In the mid 1980s, inspired by the earlier FIC and other regional community networks, a number of community activists sensed that the time was ripe to organize a continental communities network. The FIC is a nonprofit, tax-exempt charitable educational organization. Participation has been expanded to include most of North America — the Fellowship now includes a wide range of individuals, well over a hundred intentional communities, and various support organizations.
In 2018, at the Fall Meeting at the Twin Oaks Community in Virginia, FIC rebranded itself as the Foundation for Intentional Community because the aversion to the traditional masculine connotation of "Fellowship".
- Sreenivasan 2008, p. 144.
- Gurvis 2006, p. 107.
- "Details about Fellowship for Intentional Community Inc., EIN: 35-1856776, Rutledge, MO, United States". 403 | Internal Revenue Service. Retrieved June 30, 2019.
- "FIC Projects and Services". The Fellowship for Intentional Communities. Archived from the original on September 2, 2011. Retrieved September 12, 2011.
- Morris & Kross 2009, p. 101.
- Morgan, Jane; Crumrine, Betty (May–June 1984). "fellowship of intentional communities: Report of the Conference Held at Barnesville, Ohio, April 13–15, 1984". Community Service Newsletter. Yellow Spring, OH: Community Service. XXXII (3): 1. ISSN 0277-6189. OCLC 3076534.
- Veysey 1973, p. 39.
- "Bruderhof - Fellowship for Intentional Community". Fellowship for Intentional Community. Retrieved May 24, 2017.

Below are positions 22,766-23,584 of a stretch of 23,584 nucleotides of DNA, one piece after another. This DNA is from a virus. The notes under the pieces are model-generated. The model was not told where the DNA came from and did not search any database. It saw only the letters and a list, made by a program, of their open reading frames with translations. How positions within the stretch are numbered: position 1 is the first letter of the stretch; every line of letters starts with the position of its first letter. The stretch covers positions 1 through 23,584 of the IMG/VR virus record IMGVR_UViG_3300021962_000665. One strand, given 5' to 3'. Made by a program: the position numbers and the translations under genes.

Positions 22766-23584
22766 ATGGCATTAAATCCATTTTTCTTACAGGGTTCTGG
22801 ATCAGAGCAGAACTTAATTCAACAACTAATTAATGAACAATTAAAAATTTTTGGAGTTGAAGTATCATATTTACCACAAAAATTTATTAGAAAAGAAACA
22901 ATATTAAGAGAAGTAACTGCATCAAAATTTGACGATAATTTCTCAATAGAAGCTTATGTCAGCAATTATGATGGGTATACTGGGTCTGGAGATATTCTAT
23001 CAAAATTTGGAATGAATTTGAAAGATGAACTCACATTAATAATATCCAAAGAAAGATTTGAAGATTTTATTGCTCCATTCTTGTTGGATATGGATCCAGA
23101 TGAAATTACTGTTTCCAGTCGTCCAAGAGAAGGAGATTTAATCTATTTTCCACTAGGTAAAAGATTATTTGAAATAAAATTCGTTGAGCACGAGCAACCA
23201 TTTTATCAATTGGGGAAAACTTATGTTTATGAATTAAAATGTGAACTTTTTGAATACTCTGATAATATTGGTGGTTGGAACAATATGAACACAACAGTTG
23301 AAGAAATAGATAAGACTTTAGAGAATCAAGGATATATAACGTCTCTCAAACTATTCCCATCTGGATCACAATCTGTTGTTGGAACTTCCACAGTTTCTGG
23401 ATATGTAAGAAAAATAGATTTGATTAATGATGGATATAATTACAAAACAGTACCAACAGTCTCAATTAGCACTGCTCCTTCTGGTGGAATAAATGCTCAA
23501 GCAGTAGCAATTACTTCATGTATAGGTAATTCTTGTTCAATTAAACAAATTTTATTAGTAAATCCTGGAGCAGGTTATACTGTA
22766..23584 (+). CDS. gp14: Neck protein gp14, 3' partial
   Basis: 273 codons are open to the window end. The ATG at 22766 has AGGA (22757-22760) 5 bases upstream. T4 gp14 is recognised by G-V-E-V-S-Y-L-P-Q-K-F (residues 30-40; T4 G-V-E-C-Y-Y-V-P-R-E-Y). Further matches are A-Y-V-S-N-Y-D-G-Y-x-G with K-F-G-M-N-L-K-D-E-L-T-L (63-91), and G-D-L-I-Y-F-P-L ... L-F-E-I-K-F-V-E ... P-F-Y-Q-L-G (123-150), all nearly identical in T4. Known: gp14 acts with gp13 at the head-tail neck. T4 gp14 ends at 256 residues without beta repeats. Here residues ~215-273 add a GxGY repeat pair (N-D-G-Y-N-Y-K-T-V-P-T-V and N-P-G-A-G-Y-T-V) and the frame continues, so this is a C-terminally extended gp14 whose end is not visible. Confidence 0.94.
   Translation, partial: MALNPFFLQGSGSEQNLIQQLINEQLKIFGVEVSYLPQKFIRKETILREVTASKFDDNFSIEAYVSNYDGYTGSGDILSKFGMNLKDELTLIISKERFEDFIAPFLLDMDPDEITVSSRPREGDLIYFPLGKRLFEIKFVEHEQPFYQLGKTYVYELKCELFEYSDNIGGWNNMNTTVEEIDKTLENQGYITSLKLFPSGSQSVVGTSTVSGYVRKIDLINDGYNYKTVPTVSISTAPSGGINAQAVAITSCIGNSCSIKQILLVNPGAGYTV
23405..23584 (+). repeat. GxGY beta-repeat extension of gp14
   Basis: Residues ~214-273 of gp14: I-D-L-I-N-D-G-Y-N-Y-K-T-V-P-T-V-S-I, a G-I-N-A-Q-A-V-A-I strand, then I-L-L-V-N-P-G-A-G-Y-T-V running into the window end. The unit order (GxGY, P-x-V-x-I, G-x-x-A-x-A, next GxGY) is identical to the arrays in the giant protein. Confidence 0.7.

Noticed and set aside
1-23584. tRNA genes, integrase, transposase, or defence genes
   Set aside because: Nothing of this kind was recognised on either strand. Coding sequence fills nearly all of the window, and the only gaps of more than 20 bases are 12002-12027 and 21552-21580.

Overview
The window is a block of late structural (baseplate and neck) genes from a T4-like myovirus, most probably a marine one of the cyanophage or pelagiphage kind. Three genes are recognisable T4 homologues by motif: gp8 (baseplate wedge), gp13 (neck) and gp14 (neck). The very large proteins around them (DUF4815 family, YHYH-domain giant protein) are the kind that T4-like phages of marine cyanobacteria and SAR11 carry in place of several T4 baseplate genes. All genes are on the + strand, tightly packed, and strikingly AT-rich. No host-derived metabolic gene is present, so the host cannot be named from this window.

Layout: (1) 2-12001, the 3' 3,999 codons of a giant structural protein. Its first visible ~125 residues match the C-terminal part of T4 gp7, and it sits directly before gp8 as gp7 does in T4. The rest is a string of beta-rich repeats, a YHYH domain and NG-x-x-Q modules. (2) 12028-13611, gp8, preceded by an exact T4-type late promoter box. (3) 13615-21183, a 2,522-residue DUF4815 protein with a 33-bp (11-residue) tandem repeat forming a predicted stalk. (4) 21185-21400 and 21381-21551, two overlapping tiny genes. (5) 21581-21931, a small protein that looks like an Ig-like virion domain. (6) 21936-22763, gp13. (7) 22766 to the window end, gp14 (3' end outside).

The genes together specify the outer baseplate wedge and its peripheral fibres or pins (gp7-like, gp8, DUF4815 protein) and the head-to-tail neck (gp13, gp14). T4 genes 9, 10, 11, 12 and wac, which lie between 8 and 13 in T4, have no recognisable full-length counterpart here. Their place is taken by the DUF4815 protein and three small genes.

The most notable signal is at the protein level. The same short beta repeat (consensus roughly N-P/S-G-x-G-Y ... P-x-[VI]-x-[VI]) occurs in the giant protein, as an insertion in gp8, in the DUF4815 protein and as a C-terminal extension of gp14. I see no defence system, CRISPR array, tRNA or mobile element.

- Hahnel 2013, p. 366.
- "Intentional Communities - Find, Join, & Learn about Intentional Community". Foundation for Intentional Community.
- Tina, Cynthia (Summer 2019). "Introducing the New FIC". Communities. Rutledge, MO, US: Foundation for Intentional Community (183): 4–5.
- Christian, Diana Leafe (2003). Creating a life together : practical tools to grow ecovillages and intentional communities. Gabriola Island, BC: New Society Publishers. ISBN 9781550923162. OCLC 232159819.
- Communities Directory : the guide to intentional communities and cooperative living. Rutledge, Missouri: Foundation for Intentional Community. 2016. ISBN 9780971826496. OCLC 967852447.
- Gurvis, Sandra (2006). Where have all the flower children gone. Jackson: University Press of Mississippi. ISBN 9781604731422. OCLC 221695125.
- Hahnel, Robin (2013). Economic Justice and Democracy. Routledge. doi:10.4324/9780203952160. ISBN 9780203952160. OCLC 844923026.
- McLaughlin, Corinne; Davidson, Gordon (1985). Builders of the dawn : community lifestyles in a changing world. Shutesbury, MA, US: Stillpoint Pub. ISBN 9780940267015. OCLC 681460208.
- Morris, James; Kross, Andrea L (2009). The A to Z of utopianism. Lanham: Scarecrow Press. ISBN 9780810863354. OCLC 435767628.
- Sreenivasan, Jyotsna (2008). Utopias in American history. Santa Barbara, Calif: ABC-CLIO. ISBN 9781598840520. OCLC 469879708. OCLC 313462457, 469879708.
- Veysey, Laurence R. (1973). The Communal Experience; anarchist and mystical counter-cultures in America. New York: Harper & Row. ISBN 9780060145019. OCLC 1058619007. See the Wikipedia article on this book at The Communal Experience.